Graphic designer turned author who gained fame in the U.S. in the 1990s as the "Frugal Zealot," the editor of the The Tightwad Gazette newsletter (and paperback reprints).

Starting in 1982 with a net worth of zero, she and her husband, with an average income of US$30,000 (from his Navy salary) managed to start a family and buy a New England farmhouse. By 1989, they had four children, savings of $49,000, and made significant purchases (vehicles, appliances, etc) totaling $38,000.

"Certainly the recycling of aluminum foil did not greatly contribute to our dream. Rather it was the attention to all the thousands of ways we spent our money that made a tremendous difference. Our success was very much a gradual learning process. We made many big mistakes."

A self-confessed compulsive tightwad, she began a zine to share her methods of frugality. Within two years of starting her newsletter in 1990, subscriptions climbed to 100,000. Although Dacyczyn promotes thrift as a viable lifestyle, the earnings from the Random House editions of her books were considerable.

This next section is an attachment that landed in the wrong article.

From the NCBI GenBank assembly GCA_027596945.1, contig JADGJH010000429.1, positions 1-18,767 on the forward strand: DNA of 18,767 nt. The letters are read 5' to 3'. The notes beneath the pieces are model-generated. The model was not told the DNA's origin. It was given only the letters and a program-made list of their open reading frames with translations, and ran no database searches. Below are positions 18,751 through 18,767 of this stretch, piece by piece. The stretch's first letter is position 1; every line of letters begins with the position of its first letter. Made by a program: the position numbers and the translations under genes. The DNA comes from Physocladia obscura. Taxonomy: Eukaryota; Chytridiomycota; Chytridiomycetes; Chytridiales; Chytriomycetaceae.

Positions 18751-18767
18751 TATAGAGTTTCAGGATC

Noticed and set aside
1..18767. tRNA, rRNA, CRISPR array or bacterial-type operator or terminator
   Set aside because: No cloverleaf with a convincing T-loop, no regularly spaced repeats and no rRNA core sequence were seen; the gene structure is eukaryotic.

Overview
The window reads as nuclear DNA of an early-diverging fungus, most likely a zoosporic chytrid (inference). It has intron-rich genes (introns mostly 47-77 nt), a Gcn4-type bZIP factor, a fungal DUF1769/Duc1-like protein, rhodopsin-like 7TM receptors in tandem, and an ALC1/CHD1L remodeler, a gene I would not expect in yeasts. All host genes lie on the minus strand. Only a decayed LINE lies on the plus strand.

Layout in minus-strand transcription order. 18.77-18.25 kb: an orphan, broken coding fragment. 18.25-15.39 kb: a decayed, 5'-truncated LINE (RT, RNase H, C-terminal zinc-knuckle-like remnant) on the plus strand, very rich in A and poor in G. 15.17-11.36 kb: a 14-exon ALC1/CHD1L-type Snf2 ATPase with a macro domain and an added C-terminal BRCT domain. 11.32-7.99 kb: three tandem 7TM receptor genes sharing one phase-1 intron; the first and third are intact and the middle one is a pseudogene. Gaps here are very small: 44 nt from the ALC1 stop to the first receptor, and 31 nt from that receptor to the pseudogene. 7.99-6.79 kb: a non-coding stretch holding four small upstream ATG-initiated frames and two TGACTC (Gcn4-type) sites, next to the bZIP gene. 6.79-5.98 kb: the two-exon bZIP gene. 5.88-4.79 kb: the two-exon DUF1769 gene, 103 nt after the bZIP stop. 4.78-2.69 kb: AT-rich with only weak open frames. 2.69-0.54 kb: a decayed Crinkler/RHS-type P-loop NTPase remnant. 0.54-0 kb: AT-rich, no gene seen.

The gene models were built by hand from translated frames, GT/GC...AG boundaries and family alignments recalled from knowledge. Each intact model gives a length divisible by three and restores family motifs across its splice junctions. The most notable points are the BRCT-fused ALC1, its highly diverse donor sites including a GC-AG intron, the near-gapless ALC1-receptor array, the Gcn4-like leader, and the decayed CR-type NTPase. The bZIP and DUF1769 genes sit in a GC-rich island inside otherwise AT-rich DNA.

Once, on the Oprah Winfrey show, after describing the cost savings of home-cooked meals, Dacyczyn confessed that she and her husband had splurged and taken the family out to dinner for their wedding anniversary. When she revealed the name of the restaurant, McDonald's, she was soundly booed and berated by the audience as a miser, skinflint, and nut job. From her perspective, not only was the price within her budget, but it made her six kids deliriously happy.

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